Lymphangiogenesis in the periosteal to meningeal dural layers

To identify the induction of lymphangiogenesis during laminin-positive angiogenesis, PDPN antibodies were used for immunostaining of lymphatic endothelial cells. Interestingly, sprouts and loops of lymphatic vessels, morphological characteristics of newly formed lymphatic vessels, were observed in both the normal control and pathological dura mater samples (Fig. 5A). Newly formed lymphatic vessels were highly developed, especially around large vessels in the periosteal layer from the patient with cSDHs (Fig. 5B and Supplementary Fig. 2); however, lymphatics in the DBC layer and OM could not be observed due to technical limitations. The numbers of sprouts and loops were counted to obtain the average per volume (µm3). The average number of sprouts per volume in the normal control and patient dura mater samples was 0.25±0.49 and 6.64±8.3, respectively; the patient with cSDHs had 26.9 times more sprouts than the normal control. The average number of loops per volume (μm3) in the normal control and patient was 0.069±0.08 and 4.03±3.04, respectively, suggesting that the patient had 58.8 times more loops than the normal control (Fig. 5C and D).

DISCUSSION

To clarify the pathophysiology of repeat spontaneous cSDHs, we investigated tissue samples of the dura mater and cSDH membranes from a patient with repeat spontaneous cSDHs and a normal control. A thick DBC layer and OM of the cSDHs that were not histologically distinguishable were observed in the patient with cSDHs. Extensive laminin-positive neovascularization in the DBC layer and OM in the patient resulted in a 5.9-fold higher vasculature volume density than in the normal DBC layer. Fragile pathological sinusoidal capillaries that were not detected in the normal dura mater were observed in the DBC layer and OM. The vasculature was widely distributed in DBC layer, and the OM was connected to the MMAs in the periosteal layer through the penetrating arteries. In addition, the formation of lymphatic vessels in the periosteal and meningeal layers in the patient with cSDHs was increased compared to that in the normal control. Based on these findings, it can be postulated that an incomplete but abundantly neovascularized OM of cSDHs forms from the DBC layer of the dura mater, and repeat spontaneous bleeding occurs from the fragile pathological capillaries in the OM of cSDHs that connect to MMAs via penetrating arteries.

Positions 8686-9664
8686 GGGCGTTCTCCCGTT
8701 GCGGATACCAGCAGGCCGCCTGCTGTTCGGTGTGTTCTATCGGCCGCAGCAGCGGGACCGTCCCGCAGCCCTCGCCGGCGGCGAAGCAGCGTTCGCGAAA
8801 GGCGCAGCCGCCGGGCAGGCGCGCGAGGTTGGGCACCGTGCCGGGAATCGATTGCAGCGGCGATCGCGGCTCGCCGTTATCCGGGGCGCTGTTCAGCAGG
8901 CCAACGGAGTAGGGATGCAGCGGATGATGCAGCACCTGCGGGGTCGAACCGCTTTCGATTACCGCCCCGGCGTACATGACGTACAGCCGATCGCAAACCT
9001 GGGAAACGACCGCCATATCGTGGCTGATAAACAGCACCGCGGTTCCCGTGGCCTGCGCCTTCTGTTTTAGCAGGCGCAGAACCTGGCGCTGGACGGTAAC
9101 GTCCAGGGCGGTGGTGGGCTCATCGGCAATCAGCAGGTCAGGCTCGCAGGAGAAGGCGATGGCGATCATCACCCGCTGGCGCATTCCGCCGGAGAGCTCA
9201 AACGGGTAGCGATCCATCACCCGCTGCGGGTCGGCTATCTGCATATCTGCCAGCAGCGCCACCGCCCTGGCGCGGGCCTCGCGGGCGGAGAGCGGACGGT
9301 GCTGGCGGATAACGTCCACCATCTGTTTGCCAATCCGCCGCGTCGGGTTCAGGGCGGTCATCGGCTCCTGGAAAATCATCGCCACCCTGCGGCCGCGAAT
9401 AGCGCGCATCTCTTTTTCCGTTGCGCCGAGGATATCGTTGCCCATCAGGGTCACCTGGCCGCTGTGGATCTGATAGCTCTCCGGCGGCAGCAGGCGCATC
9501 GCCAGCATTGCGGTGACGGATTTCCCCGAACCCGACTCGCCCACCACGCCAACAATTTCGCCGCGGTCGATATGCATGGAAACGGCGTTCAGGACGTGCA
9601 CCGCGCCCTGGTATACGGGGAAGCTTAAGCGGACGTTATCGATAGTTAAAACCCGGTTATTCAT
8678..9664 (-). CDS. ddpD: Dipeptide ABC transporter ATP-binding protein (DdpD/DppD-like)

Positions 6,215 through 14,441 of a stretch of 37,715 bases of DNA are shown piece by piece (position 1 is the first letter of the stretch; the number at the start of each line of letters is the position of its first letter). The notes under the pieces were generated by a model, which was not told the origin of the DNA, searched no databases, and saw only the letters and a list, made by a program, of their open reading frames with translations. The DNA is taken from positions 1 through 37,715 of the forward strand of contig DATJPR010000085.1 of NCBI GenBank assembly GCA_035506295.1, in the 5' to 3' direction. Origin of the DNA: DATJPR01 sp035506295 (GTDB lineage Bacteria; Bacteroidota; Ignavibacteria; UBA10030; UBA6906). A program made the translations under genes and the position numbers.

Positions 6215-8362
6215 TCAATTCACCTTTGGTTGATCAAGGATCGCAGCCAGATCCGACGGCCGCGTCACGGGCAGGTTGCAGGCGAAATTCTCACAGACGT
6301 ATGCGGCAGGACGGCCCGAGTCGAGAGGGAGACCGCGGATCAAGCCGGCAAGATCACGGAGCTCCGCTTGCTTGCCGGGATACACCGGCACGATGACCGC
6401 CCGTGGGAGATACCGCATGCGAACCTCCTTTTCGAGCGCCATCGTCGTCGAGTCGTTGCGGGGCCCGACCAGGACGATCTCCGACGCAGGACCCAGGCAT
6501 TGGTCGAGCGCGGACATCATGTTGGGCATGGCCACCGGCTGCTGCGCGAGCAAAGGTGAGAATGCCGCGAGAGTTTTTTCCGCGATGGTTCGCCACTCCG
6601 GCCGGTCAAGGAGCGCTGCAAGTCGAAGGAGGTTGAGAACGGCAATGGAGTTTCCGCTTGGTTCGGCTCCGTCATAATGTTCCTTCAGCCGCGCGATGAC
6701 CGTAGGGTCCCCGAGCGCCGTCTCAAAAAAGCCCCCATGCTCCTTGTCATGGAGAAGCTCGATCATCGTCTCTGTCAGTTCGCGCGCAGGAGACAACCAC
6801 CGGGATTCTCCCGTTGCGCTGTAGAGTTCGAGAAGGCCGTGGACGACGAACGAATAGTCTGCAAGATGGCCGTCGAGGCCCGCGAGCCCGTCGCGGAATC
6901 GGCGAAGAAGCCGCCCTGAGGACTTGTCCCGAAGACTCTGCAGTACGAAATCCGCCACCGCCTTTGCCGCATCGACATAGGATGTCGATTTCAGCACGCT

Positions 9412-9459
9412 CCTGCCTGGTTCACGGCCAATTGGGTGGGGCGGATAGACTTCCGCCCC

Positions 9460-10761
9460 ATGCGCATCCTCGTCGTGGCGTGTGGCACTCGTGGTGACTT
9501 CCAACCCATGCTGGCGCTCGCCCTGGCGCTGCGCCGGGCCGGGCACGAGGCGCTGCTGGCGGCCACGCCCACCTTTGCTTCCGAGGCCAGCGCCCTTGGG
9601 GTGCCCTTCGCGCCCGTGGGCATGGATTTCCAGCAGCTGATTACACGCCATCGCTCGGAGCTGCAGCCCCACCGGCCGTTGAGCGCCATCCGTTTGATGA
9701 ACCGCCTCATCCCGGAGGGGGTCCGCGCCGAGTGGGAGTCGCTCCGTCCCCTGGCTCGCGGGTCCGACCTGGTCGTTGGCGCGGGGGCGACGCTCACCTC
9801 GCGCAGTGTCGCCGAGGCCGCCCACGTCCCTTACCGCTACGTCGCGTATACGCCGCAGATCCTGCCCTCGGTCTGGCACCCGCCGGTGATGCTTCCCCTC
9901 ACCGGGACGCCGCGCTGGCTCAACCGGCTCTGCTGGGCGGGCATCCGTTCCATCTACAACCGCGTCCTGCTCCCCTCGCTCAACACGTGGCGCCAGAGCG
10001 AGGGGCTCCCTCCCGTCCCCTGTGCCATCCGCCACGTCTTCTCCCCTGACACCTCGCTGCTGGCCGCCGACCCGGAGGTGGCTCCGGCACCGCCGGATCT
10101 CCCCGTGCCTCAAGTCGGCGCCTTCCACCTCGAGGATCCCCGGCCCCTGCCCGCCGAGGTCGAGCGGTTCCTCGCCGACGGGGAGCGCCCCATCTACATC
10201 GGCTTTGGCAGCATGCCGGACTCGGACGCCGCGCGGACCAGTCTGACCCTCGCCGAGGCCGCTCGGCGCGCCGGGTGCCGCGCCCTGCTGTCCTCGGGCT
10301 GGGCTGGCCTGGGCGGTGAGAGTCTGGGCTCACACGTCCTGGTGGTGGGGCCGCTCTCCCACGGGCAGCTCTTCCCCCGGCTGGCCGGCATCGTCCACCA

According to previous reports [7,24,26,33], the histological characteristics of cSDHs are as follows : 1) blood collects between the DBC layer of the dura mater and arachnoid mater; 2) outer and inner membranes (neomembranes) of cSDHs form with fibroblasts and collagen fibers; and 3) extensive neovascularization with sinusoidal capillaries occurs in the DBC dural layer and OM of cSDHs. The blood components that accumulate between the dura and arachnoid mater stimulate the recruitment of inflammatory cells to repair the damaged DBC layer by forming granulation tissues. Type 1 and type 3 procollagens, which are abundant in SDHs, also induce the proliferation of fibrous connective tissues in the DBC layer [24]. This process is similar to that during wound healing and is known as neomembrane formation [7,24]. It has been reported that the inner membrane is generally not associated with neovascularization, and blood vessels in the inner membrane disappear as cSDHs mature [2]. Meanwhile, neovascularization develops in the OM of cSDHs, and the neovascularized OM has been suspected to evoke the growth of cSDHs [2]. Additionally, in this study, we observed a histologically indistinguishable DBC layer of the dura mater and OM of cSDHs. Accordingly, we considered that the neovascularized OM forms from the DBC layer in the dura mater facing cSDHs.
Neovascularization in the OM of cSDHs is thought to be a result of the hematoma. As blood accumulates in the subdural space, inflammatory cells, including neutrophils, lymphocytes, macrophages and erythrocytes, migrate and release cytokines and angiogenetic factors around the hematoma and adjacent dural layer [7,29]. Usually, the presence of proinflammatory cytokines such as interleukin (IL)-2, IL-5, IL-6, IL-7, and IL-8 increases to a greater extent than that of anti-inflammatory cytokines such as IL-10 and IL-13 [29]. The concentration of vascular endothelial growth factor (VEGF), a characteristic angiogenic factor, is much higher in SDHs than in peripheral blood. The level of angiopoietin-2, which normally promotes cell death and disrupts vessels, increases more in the OM than in the brain parenchyma, promoting neovascularization in the OM as it cooperates with VEGF [32]. In addition, the concentration of VEGF-2, which is known to play a critical role in the regeneration of meningeal vessels after head injury, increases substantially [15]. Based on this background evidence, a phase II randomized proof-of-concept clinical trial with atorvastatin for immunoregulation and dexamethasone for vascular repair was conducted in patients with cSDHs [30]. The results showed that atorvastatin combined with low-dose dexamethasone reduced hematoma and improved neurological function. This finding suggests that inflammation and neovascularization may be closely related to repeat spontaneous bleeding, and the modulation of associated factors is a potential therapeutic target for the resolution of cSDHs.